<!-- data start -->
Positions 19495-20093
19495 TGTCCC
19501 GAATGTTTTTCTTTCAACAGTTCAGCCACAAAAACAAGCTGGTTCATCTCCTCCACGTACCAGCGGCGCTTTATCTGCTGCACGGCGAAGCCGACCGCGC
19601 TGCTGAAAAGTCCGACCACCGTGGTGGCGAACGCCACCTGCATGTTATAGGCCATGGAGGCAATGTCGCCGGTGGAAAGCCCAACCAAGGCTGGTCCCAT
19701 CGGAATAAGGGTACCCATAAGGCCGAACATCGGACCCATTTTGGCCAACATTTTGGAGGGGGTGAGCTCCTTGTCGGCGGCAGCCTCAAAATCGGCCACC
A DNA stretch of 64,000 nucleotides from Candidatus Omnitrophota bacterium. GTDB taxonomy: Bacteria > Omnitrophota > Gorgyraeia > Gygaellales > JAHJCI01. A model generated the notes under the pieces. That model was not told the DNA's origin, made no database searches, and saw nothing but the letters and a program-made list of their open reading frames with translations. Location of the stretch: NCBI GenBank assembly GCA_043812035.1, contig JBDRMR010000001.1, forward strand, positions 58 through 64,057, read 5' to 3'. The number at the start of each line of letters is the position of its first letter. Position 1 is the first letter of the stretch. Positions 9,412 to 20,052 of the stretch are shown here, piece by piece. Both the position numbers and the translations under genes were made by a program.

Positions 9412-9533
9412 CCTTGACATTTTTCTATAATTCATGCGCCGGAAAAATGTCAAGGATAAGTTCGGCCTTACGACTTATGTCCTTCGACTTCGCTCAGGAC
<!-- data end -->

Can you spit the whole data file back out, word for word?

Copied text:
Positions 19495-20093
19495 TGTCCC
19501 GAATGTTTTTCTTTCAACAGTTCAGCCACAAAAACAAGCTGGTTCATCTCCTCCACGTACCAGCGGCGCTTTATCTGCTGCACGGCGAAGCCGACCGCGC
19601 TGCTGAAAAGTCCGACCACCGTGGTGGCGAACGCCACCTGCATGTTATAGGCCATGGAGGCAATGTCGCCGGTGGAAAGCCCAACCAAGGCTGGTCCCAT
19701 CGGAATAAGGGTACCCATAAGGCCGAACATCGGACCCATTTTGGCCAACATTTTGGAGGGGGTGAGCTCCTTGTCGGCGGCAGCCTCAAAATCGGCCACC
A DNA stretch of 64,000 nucleotides from Candidatus Omnitrophota bacterium. GTDB taxonomy: Bacteria > Omnitrophota > Gorgyraeia > Gygaellales > JAHJCI01. A model generated the notes under the pieces. That model was not told the DNA's origin, made no database searches, and saw nothing but the letters and a program-made list of their open reading frames with translations. Location of the stretch: NCBI GenBank assembly GCA_043812035.1, contig JBDRMR010000001.1, forward strand, positions 58 through 64,057, read 5' to 3'. The number at the start of each line of letters is the position of its first letter. Position 1 is the first letter of the stretch. Positions 9,412 to 20,052 of the stretch are shown here, piece by piece. Both the position numbers and the translations under genes were made by a program.

Positions 9412-9533
9412 CCTTGACATTTTTCTATAATTCATGCGCCGGAAAAATGTCAAGGATAAGTTCGGCCTTACGACTTATGTCCTTCGACTTCGCTCAGGAC